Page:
UNYC Director of Stewardship
Rev. Susan M. Ranous, Deacon of Stewardship (updated 1-27-22)
As I’m writing this, we are coming toward the end of the year, the end of 2021. I know many of us came into 2021, hoping and anticipating that 2021 would be better than 2020. In some ways it was, in some ways it wasn’t. Things aren’t going back to normal, and I’m not sure they ever will. Friends and co-workers, neighbors, and others we don’t know continue to face illness and hospitalizations. Our lives haven’t returned to normal. And we are still having to wear masks to keep our friends and neighbors safe.
But we approach a new year, and a new start. I think we should pray for change that will prevent so much illness and death, but we also need to focus on what we are willing to do to follow Jesus’ instructions to love your neighbor as yourself. What can you do to do that?
Maybe we should look at how we start the New Year. For many, it is the time to identify resolutions that will change everything about ourselves in the upcoming year. For others, it is a time to identify resolutions that won’t last more than a week or so. For others, there are no resolutions made.
What if our resolutions for this upcoming year, for 2022, aren’t about dieting and losing weight, exercising more, and making ourselves into the picture of what people say we should be or do? What if we instead made plans that will enable us to fulfill Jesus’ instructions? How do we love our neighbor? Who is our neighbor?
One of the teachers of the law came and heard them debating. Noticing that Jesus had given them a good answer, he asked him, “Of all the commandments, which is the most important?” “The most important one,” answered Jesus, “is this: ‘Hear, O Israel: The Lord our God, the Lord is one. Love the Lord your God with all your heart and with all your soul and with all your mind and with all your strength.’ The second is this: ‘Love your neighbor as yourself.’ There is no commandment greater than these.” “Well said, teacher,” the man replied. “You are right in saying that God is one and there is no other but him. To love him with all your heart, with all your understanding and with all your strength, and to love your neighbor as yourself is more important than all burnt offerings and sacrifices.” (Mark 12:28-33 NIV)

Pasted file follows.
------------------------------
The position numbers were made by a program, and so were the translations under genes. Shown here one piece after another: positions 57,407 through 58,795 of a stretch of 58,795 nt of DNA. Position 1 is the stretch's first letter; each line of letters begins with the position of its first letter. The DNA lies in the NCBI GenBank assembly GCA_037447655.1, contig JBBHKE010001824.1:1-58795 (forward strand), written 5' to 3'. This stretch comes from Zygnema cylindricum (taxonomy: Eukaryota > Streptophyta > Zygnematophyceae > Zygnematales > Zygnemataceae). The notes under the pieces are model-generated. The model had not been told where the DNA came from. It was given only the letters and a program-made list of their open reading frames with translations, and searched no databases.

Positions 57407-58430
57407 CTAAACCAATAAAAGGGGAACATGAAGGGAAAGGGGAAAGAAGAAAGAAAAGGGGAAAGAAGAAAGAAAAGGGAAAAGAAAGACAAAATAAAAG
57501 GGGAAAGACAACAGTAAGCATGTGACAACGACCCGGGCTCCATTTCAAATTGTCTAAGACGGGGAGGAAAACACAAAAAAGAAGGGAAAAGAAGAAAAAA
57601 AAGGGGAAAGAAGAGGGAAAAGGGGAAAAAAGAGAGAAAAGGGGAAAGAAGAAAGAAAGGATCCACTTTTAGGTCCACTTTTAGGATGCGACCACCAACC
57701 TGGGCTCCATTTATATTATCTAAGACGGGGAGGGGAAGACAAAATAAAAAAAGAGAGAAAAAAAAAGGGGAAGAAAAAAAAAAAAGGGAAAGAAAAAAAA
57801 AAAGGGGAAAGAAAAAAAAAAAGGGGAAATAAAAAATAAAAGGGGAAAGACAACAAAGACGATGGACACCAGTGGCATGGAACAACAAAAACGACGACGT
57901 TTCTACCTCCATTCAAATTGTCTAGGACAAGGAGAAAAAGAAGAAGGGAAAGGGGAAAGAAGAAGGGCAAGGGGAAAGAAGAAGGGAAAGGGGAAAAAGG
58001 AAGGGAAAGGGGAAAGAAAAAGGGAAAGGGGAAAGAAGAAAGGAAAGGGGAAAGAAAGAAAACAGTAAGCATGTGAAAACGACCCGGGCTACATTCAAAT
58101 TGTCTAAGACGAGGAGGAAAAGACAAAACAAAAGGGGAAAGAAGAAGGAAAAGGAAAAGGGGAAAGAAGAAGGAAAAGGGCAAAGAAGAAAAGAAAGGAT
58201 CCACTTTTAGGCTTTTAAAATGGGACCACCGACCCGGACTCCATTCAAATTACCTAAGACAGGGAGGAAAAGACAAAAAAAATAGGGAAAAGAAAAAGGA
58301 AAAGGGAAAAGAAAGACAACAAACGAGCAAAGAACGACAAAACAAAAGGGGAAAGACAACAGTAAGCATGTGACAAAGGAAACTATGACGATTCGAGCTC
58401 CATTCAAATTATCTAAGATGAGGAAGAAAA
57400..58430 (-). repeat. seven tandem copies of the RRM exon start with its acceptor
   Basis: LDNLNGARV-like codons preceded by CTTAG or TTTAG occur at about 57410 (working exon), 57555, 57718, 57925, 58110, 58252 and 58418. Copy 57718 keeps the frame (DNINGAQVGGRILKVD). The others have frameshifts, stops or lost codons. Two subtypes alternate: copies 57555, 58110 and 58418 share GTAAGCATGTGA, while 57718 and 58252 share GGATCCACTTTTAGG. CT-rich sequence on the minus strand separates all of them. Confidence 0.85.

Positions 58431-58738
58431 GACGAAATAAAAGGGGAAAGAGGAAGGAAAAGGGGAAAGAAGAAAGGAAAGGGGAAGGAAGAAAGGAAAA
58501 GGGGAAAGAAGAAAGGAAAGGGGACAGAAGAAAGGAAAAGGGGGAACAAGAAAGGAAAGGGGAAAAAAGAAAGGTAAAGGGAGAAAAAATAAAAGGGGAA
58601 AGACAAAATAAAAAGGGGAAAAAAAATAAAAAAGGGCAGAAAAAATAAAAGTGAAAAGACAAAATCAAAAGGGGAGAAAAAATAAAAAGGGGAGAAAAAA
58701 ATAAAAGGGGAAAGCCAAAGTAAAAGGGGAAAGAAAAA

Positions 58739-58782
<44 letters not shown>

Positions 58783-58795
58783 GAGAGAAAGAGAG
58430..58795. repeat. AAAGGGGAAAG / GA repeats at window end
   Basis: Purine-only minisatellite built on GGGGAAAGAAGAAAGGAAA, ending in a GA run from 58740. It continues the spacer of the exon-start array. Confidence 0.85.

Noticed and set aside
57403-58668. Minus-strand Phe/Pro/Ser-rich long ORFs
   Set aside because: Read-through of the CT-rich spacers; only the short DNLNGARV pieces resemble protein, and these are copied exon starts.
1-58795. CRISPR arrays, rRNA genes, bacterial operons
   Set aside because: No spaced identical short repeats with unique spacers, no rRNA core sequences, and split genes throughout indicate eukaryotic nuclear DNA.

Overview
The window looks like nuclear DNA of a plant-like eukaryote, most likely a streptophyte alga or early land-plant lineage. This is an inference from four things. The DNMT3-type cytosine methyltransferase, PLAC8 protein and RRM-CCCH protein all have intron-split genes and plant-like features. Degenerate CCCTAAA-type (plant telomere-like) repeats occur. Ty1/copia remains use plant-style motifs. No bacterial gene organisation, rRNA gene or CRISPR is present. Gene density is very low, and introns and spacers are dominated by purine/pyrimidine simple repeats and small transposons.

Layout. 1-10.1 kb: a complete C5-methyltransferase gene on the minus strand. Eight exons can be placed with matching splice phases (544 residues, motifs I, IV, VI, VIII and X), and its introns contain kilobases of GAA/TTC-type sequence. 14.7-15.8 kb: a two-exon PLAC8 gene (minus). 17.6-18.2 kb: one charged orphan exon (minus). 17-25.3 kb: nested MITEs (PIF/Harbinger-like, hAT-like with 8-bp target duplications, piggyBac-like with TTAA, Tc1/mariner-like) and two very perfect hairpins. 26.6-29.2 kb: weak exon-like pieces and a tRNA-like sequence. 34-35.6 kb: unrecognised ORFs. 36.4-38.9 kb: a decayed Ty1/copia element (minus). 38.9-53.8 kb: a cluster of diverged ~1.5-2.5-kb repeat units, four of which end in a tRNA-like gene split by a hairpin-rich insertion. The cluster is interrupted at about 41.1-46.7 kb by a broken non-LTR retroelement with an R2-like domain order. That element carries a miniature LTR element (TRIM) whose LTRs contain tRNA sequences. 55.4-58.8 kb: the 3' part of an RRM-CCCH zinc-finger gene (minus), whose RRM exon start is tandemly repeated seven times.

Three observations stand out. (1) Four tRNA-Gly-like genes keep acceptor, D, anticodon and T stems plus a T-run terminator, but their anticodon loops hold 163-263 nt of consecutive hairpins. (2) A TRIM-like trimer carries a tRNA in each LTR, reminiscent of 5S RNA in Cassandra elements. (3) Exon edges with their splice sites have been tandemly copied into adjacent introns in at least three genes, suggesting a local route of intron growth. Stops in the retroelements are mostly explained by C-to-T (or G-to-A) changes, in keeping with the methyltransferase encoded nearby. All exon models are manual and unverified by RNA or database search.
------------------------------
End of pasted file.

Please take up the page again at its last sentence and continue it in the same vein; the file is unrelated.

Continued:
If this is the greatest commandment, maybe we could start with this as part of our plan for the upcoming year! But first, who do we identify as our neighbor? It may not be the person next door to us in the pew, or the person who lives in our neighborhood. It may not even be a person that looks like us or acts like us or lives like us. It may not even be a person that lives anywhere near us. I believe neighbor should be identified as a person who, like me, was created by God. Which excludes…no one.
So, once we identify our neighbor, we need to determine HOW to love our neighbor. How do you love others? How will you love others?
Blessings to you and yours as we leave one year and start another. May you be the neighbor loved by others and may you love others as your neighbor!